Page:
It does not seem long ago that analysts were predicting a new chapter in Latin America.
At the start of the 21st Century, the region’s politics were entering a new dawn. For many the change was invigorating: a new socialist era in a region long-known for its gaping inequalities.
The poster boys of these new politics were Venezuela’s Hugo Chávez and Brazil’s Luiz Inacio Lula da Silva. And across Latin America, from Bolivia to Ecuador and Argentina, the left won out.
Happily ever after?
Fast-forward nearly two decades and Lula, who once was Brazil’s most popular politician, has been sentenced to 12 years in prison for crimes connected to Operation Car Wash, the largest corruption investigation in the country’s history.
Hugo Chávez’s successor, Nicolás Maduro, has run Venezuela into the ground. People are going hungry and more than four in five people in a country with vast oil reserves are living in poverty.
When Mauricio Macri won the presidential election in Argentina in 2015, he ended eight years of Peronist rule under Cristina Fernández de Kirchner.
Last year, centre-right candidate Sebastián Piñera won Chile’s elections.
And in Costa Rica earlier this month, an evangelical preacher won the first round of the presidential election and currently maintains the lead ahead of a second round in April.
Change is afoot.
This year, six presidential elections are taking place in the region.
1 April: Costa Rica second round
22 April: Paraguay & Venezuela
27 May: Colombia first round
17 June: Colombia run-off (if required)
1 July: Mexico
7 October: Brazil first round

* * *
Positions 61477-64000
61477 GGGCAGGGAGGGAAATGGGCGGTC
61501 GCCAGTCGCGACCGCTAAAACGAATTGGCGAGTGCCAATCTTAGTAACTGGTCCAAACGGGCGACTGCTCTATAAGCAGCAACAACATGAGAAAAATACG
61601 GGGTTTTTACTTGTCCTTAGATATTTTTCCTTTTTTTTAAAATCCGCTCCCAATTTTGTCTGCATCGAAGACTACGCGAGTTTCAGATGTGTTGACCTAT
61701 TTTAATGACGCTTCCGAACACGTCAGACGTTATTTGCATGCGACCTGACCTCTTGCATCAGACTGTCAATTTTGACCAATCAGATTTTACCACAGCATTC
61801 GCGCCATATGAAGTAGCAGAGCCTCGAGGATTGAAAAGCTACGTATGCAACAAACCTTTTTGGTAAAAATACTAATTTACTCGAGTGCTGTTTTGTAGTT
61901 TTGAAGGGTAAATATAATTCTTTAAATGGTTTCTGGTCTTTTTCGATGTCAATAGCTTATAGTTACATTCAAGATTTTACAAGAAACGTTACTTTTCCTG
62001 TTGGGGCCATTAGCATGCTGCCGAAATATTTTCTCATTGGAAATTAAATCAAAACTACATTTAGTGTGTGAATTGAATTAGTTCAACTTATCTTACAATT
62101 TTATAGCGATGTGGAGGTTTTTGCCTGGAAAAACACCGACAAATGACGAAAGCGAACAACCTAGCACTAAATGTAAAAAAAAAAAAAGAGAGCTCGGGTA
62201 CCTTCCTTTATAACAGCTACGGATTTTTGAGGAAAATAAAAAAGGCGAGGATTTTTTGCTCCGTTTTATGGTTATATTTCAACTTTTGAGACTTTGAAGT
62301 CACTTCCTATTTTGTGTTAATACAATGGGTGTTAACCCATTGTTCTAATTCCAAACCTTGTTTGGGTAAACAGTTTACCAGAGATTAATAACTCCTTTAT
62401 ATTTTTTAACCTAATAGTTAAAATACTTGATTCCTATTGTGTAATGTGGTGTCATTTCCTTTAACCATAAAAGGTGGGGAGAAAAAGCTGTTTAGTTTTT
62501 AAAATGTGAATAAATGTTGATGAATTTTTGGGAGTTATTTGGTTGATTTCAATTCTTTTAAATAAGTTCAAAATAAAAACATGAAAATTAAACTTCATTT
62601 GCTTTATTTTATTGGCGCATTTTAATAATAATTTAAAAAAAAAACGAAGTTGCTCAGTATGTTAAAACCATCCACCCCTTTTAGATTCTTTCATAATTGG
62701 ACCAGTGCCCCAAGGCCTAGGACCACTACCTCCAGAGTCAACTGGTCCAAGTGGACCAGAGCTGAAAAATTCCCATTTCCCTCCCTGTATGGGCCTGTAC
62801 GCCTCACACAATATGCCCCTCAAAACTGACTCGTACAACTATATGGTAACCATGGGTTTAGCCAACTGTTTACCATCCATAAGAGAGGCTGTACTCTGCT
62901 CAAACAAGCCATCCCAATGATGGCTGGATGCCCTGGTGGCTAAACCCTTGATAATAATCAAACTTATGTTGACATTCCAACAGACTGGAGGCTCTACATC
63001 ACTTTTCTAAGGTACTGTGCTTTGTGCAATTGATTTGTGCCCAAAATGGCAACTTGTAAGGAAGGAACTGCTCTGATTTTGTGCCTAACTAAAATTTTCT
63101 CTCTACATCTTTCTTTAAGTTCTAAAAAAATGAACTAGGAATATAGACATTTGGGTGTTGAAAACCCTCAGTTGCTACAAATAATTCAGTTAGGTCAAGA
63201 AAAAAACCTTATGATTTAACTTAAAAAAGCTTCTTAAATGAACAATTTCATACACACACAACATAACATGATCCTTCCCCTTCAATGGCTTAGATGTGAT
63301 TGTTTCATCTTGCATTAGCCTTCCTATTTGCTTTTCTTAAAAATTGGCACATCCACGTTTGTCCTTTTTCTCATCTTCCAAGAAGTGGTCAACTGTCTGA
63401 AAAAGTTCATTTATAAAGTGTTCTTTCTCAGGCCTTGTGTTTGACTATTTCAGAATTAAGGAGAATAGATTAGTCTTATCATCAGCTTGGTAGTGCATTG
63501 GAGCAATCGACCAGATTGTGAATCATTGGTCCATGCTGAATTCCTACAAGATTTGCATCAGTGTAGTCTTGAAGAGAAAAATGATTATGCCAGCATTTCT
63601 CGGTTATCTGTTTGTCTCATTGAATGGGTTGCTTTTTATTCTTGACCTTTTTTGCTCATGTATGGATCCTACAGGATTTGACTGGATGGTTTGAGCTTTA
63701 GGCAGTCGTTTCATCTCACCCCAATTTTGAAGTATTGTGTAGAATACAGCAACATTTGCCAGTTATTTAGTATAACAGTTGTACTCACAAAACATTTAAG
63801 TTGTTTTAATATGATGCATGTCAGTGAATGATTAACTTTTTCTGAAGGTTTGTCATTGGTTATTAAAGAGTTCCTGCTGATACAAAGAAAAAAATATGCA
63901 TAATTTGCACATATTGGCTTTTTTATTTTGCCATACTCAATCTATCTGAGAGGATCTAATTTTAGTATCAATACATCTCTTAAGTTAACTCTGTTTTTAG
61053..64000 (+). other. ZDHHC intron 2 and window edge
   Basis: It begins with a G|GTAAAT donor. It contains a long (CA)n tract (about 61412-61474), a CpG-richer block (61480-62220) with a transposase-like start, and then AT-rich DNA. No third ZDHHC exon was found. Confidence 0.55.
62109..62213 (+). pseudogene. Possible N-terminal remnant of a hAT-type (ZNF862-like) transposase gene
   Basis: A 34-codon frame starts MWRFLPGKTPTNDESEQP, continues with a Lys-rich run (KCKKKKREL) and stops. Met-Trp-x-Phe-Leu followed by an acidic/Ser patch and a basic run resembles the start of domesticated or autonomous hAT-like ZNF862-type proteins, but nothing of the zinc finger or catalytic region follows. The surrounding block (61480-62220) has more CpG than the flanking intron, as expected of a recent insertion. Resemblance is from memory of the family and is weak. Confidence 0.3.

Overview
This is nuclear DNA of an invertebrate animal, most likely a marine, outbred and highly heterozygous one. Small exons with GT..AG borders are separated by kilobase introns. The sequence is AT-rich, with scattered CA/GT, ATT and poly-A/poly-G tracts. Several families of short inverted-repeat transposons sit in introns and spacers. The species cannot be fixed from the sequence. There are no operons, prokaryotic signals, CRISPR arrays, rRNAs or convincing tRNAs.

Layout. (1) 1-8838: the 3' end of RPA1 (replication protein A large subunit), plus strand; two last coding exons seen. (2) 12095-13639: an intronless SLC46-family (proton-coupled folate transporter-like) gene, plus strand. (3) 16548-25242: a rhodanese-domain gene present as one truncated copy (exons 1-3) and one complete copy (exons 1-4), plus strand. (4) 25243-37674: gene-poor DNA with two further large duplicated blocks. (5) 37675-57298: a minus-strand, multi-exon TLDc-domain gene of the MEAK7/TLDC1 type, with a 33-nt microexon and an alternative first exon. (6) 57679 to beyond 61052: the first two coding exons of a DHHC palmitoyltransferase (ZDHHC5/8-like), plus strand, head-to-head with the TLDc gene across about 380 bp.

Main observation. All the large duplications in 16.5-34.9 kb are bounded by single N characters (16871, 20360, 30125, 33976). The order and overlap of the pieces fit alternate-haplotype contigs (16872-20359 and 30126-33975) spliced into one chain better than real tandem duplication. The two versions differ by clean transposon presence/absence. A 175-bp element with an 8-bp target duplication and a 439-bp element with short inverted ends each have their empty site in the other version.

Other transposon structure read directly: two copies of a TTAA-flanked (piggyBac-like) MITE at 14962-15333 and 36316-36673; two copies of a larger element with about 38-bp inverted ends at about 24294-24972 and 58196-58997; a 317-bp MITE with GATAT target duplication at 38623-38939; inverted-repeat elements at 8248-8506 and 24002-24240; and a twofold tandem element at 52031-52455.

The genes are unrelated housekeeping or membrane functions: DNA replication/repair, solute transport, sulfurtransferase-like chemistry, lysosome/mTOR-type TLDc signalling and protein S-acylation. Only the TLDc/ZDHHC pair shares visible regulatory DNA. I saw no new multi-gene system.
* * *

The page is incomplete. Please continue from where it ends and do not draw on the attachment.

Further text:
28 October: Brazil run-off (if required)
Two thirds of the region’s more than 600 million inhabitants will be voting for a new leader and those elected could profoundly change the way Latin America looks and acts.
So are we seeing a marked swing from the left to the right? It is not that simple.
“I think it is very difficult to identify a clear narrative,” says Oliver Stuenkel, a professor of International Relations at the Getúlio Vargas Foundation in São Paulo.
“Basically the entire political situation in most countries is in flux with the tendency that established parties will not be able to hold onto power and new parties will come in.”
There are however several things that unify the region.
A decade or so ago, Latin America was riding high on a commodities boom.
That meant that countries like Venezuela, with its vast oil reserves, and Brazil, with its commodities such as soy, sugar, coffee and orange juice, could afford to support its generous social programmes.
The region grew on average around 6% between 2003 and 2008, helping to lift millions of people out of poverty.
It is a different era now. Economic growth has slowed right down.
“Between 70 and 80 million people moved from poverty to the middle class,” says Daniel Zovatto, the Director for Latin America and the Caribbean at the Institute for Democracy and Electoral Assistance.
“But it’s a very precarious middle class that risks returning to poverty.”
With dissatisfaction rising, political allegiances are changing.
Corruption is the buzzword of Latin American politics.
According to Transparency International, more than half of people in the region feel their government is doing badly at fighting corruption.
More than 90 million people said they paid a bribe in 2015. Corruption is not new, but people’s attitude to it is changing.
Brazil’s Car Wash corruption probe can take some responsibility for that.
It has implicated not just the country’s biggest politicians and business leaders but its tentacles have spread right across the region, from Peru and Panama to Venezuela.
So what is different now? Daniel Zovatto likens it to the recent controversy over sexual violence.